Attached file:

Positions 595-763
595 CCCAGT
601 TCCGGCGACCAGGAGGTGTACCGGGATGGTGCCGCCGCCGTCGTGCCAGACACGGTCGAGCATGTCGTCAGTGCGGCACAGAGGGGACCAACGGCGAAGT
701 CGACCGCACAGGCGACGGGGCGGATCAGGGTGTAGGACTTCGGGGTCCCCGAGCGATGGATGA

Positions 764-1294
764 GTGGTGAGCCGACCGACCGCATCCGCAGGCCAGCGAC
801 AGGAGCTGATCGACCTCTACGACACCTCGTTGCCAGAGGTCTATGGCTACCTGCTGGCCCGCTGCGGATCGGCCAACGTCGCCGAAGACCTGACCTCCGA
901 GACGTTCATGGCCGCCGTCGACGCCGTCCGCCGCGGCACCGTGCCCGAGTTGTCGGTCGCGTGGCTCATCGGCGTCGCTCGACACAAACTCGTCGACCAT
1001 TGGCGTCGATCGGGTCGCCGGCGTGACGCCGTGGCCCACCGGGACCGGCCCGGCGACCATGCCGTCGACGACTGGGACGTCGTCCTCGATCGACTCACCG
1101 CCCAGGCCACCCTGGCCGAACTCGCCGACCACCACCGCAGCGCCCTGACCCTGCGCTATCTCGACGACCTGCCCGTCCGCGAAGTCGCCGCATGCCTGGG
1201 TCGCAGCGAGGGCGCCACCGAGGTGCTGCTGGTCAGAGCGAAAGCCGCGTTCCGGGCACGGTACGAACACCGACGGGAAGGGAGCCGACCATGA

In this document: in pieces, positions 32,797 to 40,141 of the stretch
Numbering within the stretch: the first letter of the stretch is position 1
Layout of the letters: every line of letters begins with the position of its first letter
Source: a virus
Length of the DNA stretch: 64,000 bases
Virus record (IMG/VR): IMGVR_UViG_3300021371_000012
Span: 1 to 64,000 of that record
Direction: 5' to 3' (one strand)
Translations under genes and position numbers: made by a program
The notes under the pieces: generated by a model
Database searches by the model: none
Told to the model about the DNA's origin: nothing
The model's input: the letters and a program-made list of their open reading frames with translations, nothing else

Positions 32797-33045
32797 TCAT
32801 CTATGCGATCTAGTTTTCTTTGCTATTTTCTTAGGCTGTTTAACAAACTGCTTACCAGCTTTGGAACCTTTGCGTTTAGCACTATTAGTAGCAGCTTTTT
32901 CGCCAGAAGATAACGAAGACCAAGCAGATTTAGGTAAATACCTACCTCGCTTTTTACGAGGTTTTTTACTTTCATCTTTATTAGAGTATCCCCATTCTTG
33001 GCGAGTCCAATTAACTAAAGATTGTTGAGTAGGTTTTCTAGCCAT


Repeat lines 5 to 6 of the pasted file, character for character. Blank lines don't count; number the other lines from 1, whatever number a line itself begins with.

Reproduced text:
Positions 764-1294
764 GTGGTGAGCCGACCGACCGCATCCGCAGGCCAGCGAC